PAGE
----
Racing Rules Series

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Over on Facebook, there has been a Sunday Racing Rules series. Here are the first three episodes so far…

During this time of lock down, when we can’t get out racing, we will run a series of articles on the key racing rules you need to know if you race.

Episode 1: What You Need to Know?

Everyone thinks the rules are complicated and, of course, in many ways, they are. They have to cope with boats in 3 dimensions, often not on the same leg of the course, sailing in different directions at different speeds.

But don’t let that put you off. Although the rule book (as published by World Sailing) is 188 pages long, most of this concerns the organisation of races or is for special types of sailing (match racing, kiteboarding, etc.). The actual rules that are really important for you to know fill just 10 pages.

As a club racer, what you need to know is:

  • P7-10: Definitions
  • P14-19: Part 2: When Boats Meet

You can download the rules for free here: https://www.sailing.org/tools/documents/WorldSailingRRS20172020new-[24067].pdf

Why not read these 10 pages as part of your entertainment while stuck at home!


Episode 2: Right of Way

At every stage of a race, when 2 boats meet, one is the keep clear boat and one is the right of way boat. The following table shows which is which in different situations.

Yellow is on starboard tack and has right of way. Blue is on port and is the keep clear boat.
Yellow is to leeward and has right of way. Blue is to windward and is the keep clear boat.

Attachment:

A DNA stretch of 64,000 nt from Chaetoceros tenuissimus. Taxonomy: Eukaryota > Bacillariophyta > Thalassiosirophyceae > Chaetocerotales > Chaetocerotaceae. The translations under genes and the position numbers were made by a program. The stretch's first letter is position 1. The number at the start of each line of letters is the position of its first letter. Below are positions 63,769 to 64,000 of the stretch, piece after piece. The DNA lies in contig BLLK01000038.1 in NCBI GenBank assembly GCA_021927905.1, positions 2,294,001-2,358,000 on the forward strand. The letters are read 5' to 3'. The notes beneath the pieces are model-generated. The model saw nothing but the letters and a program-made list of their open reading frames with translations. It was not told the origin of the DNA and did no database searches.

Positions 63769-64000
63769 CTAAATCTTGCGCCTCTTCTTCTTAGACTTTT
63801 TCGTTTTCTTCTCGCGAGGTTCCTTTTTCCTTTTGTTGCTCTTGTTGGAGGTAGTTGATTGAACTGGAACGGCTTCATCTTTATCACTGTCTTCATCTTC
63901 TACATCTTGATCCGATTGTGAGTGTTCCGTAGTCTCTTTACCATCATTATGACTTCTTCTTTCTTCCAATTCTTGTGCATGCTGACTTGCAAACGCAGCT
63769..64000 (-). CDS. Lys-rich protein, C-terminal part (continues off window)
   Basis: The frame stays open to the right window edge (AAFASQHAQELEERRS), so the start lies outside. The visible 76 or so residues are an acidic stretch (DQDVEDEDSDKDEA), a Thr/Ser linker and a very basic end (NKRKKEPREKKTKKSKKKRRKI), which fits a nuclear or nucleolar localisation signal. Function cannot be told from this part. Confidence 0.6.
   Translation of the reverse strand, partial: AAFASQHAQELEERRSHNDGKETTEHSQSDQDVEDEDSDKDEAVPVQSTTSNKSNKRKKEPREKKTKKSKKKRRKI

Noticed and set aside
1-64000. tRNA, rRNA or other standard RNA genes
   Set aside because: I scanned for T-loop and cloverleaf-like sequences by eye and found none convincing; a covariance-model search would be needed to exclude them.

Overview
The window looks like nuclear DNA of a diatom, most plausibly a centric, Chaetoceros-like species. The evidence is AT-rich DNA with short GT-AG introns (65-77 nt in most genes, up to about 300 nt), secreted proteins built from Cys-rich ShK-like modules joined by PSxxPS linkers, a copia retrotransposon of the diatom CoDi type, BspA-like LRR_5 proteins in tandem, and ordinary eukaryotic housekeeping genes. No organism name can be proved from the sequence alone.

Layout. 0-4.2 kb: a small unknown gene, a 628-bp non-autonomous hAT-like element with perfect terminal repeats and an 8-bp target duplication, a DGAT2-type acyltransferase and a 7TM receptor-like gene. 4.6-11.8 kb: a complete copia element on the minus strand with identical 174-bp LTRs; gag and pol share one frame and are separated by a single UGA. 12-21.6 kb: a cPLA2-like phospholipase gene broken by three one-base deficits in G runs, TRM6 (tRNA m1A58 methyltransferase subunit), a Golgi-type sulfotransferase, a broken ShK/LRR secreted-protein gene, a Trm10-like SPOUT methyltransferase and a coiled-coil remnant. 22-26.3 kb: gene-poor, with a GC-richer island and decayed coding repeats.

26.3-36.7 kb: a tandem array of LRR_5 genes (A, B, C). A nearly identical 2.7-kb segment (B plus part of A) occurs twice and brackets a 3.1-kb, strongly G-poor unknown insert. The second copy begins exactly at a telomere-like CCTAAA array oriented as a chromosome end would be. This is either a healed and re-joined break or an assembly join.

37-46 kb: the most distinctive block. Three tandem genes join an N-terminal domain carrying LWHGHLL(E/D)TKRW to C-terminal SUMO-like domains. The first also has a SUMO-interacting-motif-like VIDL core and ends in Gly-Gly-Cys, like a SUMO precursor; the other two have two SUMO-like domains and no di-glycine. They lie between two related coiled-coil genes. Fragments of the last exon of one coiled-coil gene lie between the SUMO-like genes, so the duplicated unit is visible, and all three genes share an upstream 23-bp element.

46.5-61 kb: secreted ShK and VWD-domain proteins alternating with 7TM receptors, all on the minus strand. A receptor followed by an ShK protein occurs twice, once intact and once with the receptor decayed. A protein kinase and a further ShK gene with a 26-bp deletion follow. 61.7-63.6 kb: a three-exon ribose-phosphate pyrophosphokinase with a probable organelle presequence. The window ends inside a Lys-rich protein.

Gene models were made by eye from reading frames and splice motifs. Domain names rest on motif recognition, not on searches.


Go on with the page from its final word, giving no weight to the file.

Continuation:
Yellow is clear ahead and has right of way. Blue is clear astern and is the keep clear boat.
Yellow is tacking and is the keep clear boat until it is on a close-hauled course. Blue does not have to keep clear until Yellow is established on a close hauled course on starboard.

Episode 3: Limitation on a Right of Way Boat

In the last episode we covered which of 2 boats was the keep clear boat and which was the right of way boat. But being right of way boat doesn’t mean you can do anything – there are some limitations on you which we will cover in this episode.

1. You must avoid contact with another boat if reasonably possible (Rule 14).
If you are the right of way boat (or entitled to room, which we will come to in episode 5) you don’t need to act to avoid a collision until it is clear the give way boat is not keeping clear / giving room but, when it does become clear, you should try to avoid contact – but you will usually be exonerated if the contact does not cause damage or injury.

Yellow is right of way boat (on starboard) but has an obligation to avoid contact with Blue but does not need to act if they believe Blue is keeping clear, as they are here.

2. When you acquire right of way (e.g. by tacking on to starboard or establishing an overlap to leeward) you must initially give the other boat room to keep clear (Rule 15).
The only exception to this is if you acquire right of way because of the other boat’s actions (e.g. someone tacks onto port in front of you).

Yellow acquires right of way when it establishes an overlap to leeward of Blue, but Yellow must initially give room to Blue. Blue does not need to anticipate Yellow becoming the right-of-way boat. Here Yellow has not ‘initially given room’, and breaks rule 15.

3. When you change course you must give the give way boat room to keep clear (Rule 16).
This is for every change of course, so a gradual luff is multiple changes of courses.

Yellow is right of way boat (to leeward) and Blue (to windward) must keep clear. But with each change of direction, Yellow must give Blue room to keep clear.

4. If you were clear astern and became overlapped within 2 hull lengths of a boat on the same tack you shall not sail above your proper course (Rule 17).
When you were clear astern you were give way boat but as you established the overlap to leeward you became the right of way boat (to leeward) but you must not do this so close that the windward boat cannot keep clear (point 2) and you must not sail higher than your proper course (the course you would sail to finish as soon as possible in the absence of the other boat).

Although Yellow (to leeward) is the right of way boat, she became overlapped from clear astern and so is not allowed to sail above her proper course.

In the next episode we will turn to the tricky subject of 2 boats meeting at a mark.